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H&M Studio channels the 1970s, with Irina Shayk, Jameela Jamil, Sasha Lane, Indya Moore

Filed by Lucire staff/September 24, 2020/14.24




The 1970s have well and truly returned, and we don’t just mean with the uncertain economic mood. H&M’s Studio collection for autumn–winter 2020–1 reflects this, too, with a collection called The Refined Rebel, inspired by the 19th-century writer, Violet Paget (who used Vernon Lee as her nom-de-plume), and her residence at the Palmerino villa in Firenze. Despite officially referencing Paget, the style is very much 1970s, with big lapels and a slight flare for suits, including some outlandish colours in green and blue; big-shouldered coats and dresses in a multi-coloured print resembling splashes of paint; recycled polyester frilled blouses; a grey deconstructed sleeveless coat; and chunky-heeled boots. The clothes are gender-fluid, suiting the times, but in the mode of 1970s David Bowie, who was there well before the mainstream. The colour palette is azure blue and malachite green, says H&M, with champagne pink and marbled prints.
   The campaign has been shot separately from different parts of the world, given distancing rules and travel restrictions in place. Barbie Ferreira, Veronika Heilbrunner, Celeste, Alton Mason, Young Emperors and Mia Kong have each done their own interpretations of the collection and the imagery brought together by H&M. Meanwhile, Irina Shayk, Jameela Jamil, Sasha Lane and Indya Moore have donned designs from the range in a series of celebrity images.
   Customers are invited to share their own images from the range.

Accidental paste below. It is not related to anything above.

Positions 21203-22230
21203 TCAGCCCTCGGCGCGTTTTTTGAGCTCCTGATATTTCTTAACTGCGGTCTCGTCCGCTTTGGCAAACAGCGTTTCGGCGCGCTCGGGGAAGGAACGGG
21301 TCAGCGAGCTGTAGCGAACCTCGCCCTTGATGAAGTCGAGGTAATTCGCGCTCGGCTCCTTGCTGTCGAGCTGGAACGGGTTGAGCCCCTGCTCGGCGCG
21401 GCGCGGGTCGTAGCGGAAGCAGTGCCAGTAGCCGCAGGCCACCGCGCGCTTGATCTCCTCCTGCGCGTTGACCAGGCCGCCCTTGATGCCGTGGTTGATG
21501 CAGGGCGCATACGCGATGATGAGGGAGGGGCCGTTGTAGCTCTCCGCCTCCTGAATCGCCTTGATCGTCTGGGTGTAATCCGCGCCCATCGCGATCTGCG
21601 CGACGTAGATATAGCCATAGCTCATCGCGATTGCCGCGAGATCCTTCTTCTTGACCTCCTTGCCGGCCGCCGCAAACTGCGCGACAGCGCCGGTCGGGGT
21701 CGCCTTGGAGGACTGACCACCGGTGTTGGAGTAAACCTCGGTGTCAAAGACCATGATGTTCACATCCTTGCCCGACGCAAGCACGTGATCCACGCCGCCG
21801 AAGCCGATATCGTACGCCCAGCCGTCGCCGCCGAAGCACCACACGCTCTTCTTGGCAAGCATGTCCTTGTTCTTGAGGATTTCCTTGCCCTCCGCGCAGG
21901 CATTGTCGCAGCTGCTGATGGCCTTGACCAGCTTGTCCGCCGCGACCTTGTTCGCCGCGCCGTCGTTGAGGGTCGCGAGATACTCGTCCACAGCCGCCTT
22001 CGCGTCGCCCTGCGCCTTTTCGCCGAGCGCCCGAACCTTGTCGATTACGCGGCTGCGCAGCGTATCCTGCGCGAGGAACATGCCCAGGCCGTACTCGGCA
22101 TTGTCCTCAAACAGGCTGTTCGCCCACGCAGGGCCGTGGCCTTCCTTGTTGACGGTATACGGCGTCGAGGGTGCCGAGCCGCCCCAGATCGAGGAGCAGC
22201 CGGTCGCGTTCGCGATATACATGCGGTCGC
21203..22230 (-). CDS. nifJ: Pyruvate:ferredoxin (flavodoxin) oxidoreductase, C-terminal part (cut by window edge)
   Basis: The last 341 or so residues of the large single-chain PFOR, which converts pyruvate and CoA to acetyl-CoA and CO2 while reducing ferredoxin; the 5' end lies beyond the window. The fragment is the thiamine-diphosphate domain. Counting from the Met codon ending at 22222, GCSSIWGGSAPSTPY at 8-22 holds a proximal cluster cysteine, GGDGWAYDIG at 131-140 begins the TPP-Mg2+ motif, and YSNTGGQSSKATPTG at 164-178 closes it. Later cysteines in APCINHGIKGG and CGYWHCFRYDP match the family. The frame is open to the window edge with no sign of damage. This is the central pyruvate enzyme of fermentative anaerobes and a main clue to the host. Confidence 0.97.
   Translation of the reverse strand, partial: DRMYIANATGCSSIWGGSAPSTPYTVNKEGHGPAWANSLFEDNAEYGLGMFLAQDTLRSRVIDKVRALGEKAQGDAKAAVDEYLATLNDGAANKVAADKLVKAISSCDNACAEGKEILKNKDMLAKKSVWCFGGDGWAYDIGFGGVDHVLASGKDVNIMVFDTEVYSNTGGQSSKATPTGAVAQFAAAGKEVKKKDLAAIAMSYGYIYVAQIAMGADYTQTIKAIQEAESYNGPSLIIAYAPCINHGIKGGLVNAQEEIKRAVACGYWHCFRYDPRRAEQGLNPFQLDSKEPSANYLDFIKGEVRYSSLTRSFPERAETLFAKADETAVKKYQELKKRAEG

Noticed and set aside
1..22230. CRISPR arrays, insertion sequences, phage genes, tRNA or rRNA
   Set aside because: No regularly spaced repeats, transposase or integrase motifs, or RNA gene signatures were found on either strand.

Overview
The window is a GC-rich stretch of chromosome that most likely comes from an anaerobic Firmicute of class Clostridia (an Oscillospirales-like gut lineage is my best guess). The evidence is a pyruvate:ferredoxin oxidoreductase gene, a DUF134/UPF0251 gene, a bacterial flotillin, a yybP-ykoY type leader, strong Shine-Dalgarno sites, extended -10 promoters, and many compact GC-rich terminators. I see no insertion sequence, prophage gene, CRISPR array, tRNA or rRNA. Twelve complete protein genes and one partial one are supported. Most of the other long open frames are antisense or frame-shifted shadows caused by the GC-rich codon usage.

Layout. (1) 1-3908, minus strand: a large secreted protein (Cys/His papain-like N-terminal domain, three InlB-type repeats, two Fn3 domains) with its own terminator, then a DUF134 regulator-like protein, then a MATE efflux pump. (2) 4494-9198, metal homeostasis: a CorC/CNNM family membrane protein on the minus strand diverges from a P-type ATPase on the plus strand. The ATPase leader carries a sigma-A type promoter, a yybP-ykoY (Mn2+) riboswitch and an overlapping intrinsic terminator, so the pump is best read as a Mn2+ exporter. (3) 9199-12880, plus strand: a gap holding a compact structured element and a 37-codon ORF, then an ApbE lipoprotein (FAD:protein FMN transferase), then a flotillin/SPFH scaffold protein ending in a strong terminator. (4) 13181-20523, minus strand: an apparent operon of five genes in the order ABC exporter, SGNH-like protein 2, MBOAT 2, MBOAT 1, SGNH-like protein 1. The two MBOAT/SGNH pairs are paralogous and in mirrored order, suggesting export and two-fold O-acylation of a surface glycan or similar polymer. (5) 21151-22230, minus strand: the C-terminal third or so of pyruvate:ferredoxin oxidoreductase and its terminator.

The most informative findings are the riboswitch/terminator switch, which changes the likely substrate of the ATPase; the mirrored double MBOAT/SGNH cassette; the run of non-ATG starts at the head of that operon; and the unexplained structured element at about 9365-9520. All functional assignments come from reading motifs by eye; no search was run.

‘The AW20 Studio collection muse is not afraid to challenge the status quo. This collection is for those that celebrate being oneself above all else. We hope our customers feel inspired to dress with a carefree, rebellious attitude,’ said H&M’s creative adviser, Ann-Sofie Johansson.
   ‘In keeping with H&M’s strive for innovation, the H&M Studio team experimented with an exciting new campaign format for AW20. Adapted for today’s climate, this new way of working gives our global cast the creative freedom to style, photograph and express themselves in the comfort of their own space. We hope the new collection and campaign encourages everyone to celebrate their style,’ said Kattis Bahrke, H&M’s head of creative marketing and communications.




 


Putting the brakes on fast fashion

Filed by Jack Yan/August 15, 2020/9.10

Lucire is UN Environment’s first fashion industry partner.

Abigail Beall’s statistics in a recent BBC report about clothing recycling make sobering reading. She writes, ‘Around 85% of all textiles thrown away in the US—roughly 13 million tonnes in 2017—are either dumped into landfill or burned. The average American has been estimated to throw away around 37kg of clothes every year. And globally, an estimated 92 million tonnes of textiles waste is created each year and the equivalent to a rubbish truck full of clothes ends up on landfill sites every second.’ Her other statistics show that only 12 per cent of the material for clothing gets recycled, and that the fashion industry is responsible for 10 per cent of all greenhouse gas emissions and 20 per cent of global waste water.
   Meanwhile, on the consumer end, our need for gratification (at least in the UK) has seen us buy 60 per cent more clothing than we did 15 years ago, and no one wants to wait six months after seeing something on the catwalk.